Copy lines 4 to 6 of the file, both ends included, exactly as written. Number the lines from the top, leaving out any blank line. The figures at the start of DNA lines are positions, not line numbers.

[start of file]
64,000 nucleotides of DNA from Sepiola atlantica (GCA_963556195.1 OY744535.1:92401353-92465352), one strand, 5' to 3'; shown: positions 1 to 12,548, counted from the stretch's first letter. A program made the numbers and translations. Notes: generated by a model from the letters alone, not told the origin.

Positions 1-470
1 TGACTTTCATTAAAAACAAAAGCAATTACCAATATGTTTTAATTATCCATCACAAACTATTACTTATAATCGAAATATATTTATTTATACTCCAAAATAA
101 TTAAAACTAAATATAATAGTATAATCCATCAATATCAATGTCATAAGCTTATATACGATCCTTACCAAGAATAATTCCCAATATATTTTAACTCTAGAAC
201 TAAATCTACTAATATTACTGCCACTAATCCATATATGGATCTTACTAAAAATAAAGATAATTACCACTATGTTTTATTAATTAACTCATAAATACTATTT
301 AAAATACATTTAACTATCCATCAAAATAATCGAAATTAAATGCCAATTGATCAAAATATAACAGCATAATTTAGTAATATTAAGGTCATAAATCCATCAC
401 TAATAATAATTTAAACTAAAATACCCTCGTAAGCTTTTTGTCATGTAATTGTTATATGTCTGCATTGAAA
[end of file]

101 TTAAAACTAAATATAATAGTATAATCCATCAATATCAATGTCATAAGCTTATATACGATCCTTACCAAGAATAATTCCCAATATATTTTAACTCTAGAAC
201 TAAATCTACTAATATTACTGCCACTAATCCATATATGGATCTTACTAAAAATAAAGATAATTACCACTATGTTTTATTAATTAACTCATAAATACTATTT
301 AAAATACATTTAACTATCCATCAAAATAATCGAAATTAAATGCCAATTGATCAAAATATAACAGCATAATTTAGTAATATTAAGGTCATAAATCCATCAC